10 minutes a day, folks…


Nigel Msipa/Unsplash

In the rush of our busy lives, it can be hard to find time to exercise. Luckily, you don’t have to invest too much time to reap nationwide rewards. A new study shows that if every US adult over 40 walked just an additional 10 minutes each day, we would collectively prevent 110,000 deaths in the country each year.

The researchers used data from a study that ran from 2003 to 2006, where scientists tracked participants’ physical activity for a week. Researchers then tracked death rates through 2015 in a mortality follow-up and analyzed the data against trends, in minutes, for how long participants were physically active. They found that 10 extra minutes of exercise per day, in addition to normal daily activity, was associated with an 8 percent decrease of total deaths among men, and a 6 percent decrease of total deaths among women. The paper was published on Monday in JAMA Internal Medicine…

Though the message is not novel—we all know that exercise is good for you—inactivity still contributes to a significant portion of deaths in the US. A 2019 study from the US Centers for Disease Control and Prevention states that more than 8 percent of deaths are “attributed to inadequate levels of physical activity,” a statistically significant culprit for adults aged 40 and older.

This is something I learned when a lot younger. It certainly feels good finding out this part of my lifestyle continues to be recommended by study and science. Not that I’m surprised. All told, it feels good and statistically, I’m ahead of the curve for old geezers. Geek or otherwise. A retiree, I put in at least 45 minutes a day. Most of that exercise walking.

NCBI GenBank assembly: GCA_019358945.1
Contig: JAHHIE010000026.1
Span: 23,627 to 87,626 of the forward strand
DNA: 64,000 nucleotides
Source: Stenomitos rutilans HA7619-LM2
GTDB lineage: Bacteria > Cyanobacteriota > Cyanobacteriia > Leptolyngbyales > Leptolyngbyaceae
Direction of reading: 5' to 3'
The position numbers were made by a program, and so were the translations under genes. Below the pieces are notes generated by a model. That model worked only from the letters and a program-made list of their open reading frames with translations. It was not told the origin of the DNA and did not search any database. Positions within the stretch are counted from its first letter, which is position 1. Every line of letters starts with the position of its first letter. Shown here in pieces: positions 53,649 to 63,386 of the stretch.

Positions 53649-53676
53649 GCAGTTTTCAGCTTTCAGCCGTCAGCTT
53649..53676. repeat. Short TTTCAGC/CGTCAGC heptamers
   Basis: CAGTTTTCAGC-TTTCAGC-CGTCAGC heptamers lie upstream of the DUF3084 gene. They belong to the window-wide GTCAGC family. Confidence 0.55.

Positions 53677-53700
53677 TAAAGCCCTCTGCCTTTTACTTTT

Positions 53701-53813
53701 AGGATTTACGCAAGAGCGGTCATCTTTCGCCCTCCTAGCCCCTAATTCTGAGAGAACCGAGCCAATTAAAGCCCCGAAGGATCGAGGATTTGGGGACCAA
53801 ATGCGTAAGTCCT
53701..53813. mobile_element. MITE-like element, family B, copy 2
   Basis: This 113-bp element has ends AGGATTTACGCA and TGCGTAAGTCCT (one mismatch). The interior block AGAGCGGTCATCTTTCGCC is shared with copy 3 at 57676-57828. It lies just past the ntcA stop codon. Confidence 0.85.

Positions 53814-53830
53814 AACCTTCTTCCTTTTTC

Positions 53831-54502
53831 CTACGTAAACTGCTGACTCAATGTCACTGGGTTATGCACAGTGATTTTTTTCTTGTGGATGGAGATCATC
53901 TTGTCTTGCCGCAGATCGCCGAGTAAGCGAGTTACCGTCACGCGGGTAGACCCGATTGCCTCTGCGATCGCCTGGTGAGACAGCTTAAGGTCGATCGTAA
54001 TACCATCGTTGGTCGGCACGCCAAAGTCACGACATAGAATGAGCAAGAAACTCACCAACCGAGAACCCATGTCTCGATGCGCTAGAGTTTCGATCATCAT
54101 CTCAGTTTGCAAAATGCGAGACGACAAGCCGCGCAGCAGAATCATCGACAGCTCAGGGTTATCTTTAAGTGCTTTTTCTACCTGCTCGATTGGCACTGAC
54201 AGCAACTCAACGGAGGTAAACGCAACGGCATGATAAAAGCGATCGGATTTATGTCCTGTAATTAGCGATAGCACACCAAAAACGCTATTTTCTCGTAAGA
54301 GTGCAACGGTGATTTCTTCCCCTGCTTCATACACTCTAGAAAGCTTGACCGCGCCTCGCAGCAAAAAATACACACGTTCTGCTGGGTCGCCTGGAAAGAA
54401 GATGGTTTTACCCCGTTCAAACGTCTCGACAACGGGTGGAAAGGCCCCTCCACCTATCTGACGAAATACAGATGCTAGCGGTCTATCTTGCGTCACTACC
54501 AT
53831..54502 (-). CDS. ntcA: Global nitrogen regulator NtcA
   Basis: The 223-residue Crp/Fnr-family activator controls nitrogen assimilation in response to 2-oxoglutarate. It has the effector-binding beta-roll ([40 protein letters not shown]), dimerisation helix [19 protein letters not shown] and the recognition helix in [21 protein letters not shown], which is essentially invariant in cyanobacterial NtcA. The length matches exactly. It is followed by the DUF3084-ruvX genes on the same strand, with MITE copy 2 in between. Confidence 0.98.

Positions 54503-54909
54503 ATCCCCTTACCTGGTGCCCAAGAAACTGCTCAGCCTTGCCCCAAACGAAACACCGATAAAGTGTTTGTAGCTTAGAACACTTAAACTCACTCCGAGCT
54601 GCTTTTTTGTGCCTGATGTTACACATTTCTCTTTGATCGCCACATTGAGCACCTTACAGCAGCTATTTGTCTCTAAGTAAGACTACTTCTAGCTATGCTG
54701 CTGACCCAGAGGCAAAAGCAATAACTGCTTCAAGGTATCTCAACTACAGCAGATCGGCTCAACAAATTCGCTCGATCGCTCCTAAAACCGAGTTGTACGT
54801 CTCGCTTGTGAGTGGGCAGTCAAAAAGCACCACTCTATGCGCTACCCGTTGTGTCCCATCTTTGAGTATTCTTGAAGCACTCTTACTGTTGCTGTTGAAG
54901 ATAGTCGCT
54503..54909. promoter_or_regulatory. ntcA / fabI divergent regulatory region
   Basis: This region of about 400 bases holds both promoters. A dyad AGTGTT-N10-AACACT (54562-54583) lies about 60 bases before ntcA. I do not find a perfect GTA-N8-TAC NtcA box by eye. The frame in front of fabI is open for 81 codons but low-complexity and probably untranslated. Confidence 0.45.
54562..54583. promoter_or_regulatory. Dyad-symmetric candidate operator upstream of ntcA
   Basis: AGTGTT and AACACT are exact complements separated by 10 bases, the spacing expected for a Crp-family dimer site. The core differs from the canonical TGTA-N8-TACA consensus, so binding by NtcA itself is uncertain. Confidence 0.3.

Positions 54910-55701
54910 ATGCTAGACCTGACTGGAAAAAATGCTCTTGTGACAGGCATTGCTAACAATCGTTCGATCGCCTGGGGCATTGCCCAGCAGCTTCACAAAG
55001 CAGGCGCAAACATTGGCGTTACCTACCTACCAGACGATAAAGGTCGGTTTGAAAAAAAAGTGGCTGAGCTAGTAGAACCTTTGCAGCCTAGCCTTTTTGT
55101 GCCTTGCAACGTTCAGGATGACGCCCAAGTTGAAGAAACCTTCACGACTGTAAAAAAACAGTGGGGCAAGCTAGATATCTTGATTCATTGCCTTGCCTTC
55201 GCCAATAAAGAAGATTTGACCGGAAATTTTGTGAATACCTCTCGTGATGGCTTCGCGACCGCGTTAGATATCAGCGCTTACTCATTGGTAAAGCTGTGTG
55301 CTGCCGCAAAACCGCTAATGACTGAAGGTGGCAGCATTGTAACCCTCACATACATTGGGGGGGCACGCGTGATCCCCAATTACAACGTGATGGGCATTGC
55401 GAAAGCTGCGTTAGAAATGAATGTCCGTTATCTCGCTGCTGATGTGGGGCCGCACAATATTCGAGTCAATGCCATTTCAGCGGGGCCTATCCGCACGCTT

2 thoughts on “10 minutes a day, folks…

  1. p/s says:

    Researchers at Iowa State University found 90 minutes of mild- to moderate-intensity exercise directly after a flu or COVID-19 vaccine may provide an extra immune boost. https://www.eurekalert.org/news-releases/943231
    Antibodies are essentially the body’s “search and destroy” line of defense against viruses, bacteria, fungi and parasites. Vaccines help the immune system learn how to identify something foreign and respond by bolstering the body’s defenses, including an increase in antibodies.
    “Our preliminary results are the first to demonstrate a specific amount of time can enhance the body’s antibody response to the Pfizer-BioNtech COVID-19 vaccine and two vaccines for influenza,” said Kinesiology Professor Marian Kohut, lead author of the paper published in the journal Brain, Behavior, and Immunity. https://www.sciencedirect.com/science/article/pii/S0889159122000319

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